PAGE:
Because Christianity is bigger than Biblical manhood or Biblical womanhood

sullivan_man_upI have heard variations of this question more than once, usually from guys who have very misogynous views. But this is IMO a worthy question: Why should men “man up” and women should not “woman up?” To quote one of the askers in his own words:

Men have tons of programs in the church to “Man up!” Either they are stupid or women are more moral, which one is it?

I answered him this way:

Your “man up” question is actually a good one. There are men’s programs in the church, and even more women’s programs1.

But men are asked to step up, and women to not usurp, to step down, to encourage men to lead. No, men are not stupider, nor are women more moral. The point is that people with a men-should-lead view see, when men and women are equally wise and equally involved in decision making, men who should step up and women who should step down. Read the rest of this entry »

Imagine that you were part of a church that really took Luke 9:46-48 to heart.

46 An argument started among the disciples as to which of them would be the greatest. 47 Jesus, knowing their thoughts, took a little child and had him stand beside him. 48 Then he said to them, “Whoever welcomes this little child in my name welcomes me; and whoever welcomes me welcomes the one who sent me. For it is the one who is least among you all who is the greatest.” – Luke 9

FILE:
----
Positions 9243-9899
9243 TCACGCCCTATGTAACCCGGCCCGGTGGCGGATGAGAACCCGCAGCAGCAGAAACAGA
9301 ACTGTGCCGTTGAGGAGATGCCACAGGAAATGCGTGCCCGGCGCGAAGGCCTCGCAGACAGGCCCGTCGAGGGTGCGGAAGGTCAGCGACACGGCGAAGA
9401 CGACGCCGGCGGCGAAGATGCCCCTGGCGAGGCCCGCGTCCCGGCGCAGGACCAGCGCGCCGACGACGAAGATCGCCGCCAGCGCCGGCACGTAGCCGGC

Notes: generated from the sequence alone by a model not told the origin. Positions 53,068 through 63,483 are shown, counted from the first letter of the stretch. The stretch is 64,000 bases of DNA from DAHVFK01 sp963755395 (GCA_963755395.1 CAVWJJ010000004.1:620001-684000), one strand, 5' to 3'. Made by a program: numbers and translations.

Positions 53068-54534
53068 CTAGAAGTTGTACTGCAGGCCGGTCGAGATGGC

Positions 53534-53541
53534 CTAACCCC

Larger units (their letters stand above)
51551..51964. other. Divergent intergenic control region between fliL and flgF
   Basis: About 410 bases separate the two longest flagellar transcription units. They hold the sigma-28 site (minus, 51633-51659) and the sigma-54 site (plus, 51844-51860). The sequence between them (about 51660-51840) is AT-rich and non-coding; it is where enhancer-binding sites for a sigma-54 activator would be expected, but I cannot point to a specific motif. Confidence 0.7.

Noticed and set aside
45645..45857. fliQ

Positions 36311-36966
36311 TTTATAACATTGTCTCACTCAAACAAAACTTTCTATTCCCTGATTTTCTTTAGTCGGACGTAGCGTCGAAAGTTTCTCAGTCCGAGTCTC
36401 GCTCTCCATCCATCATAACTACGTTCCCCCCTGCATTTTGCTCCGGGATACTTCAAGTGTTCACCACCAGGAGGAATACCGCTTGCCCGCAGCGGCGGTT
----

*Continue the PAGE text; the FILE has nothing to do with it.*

In this church, the highest priority is children’s church, training Sunday School teachers for children, getting children involved, training parents in how to treat children, speaking to children, and making sermons child-friendly. In fact, single adults and the aged feel neglected at your imagined church, because everything is done for the children!

Would your church, by agreeing children are important and acting by it, be obeying Jesus’ message in this passage?

No. Because Read the rest of this entry »

(Note: This article will use slight generalizations like “women are used to…” and “women constantly get messages that…” There are exceptions to almost every rule. (Is there an exception to the rule that there are exceptions to every rule?) You are free to disagree, if you feel that what I say is not generally true.)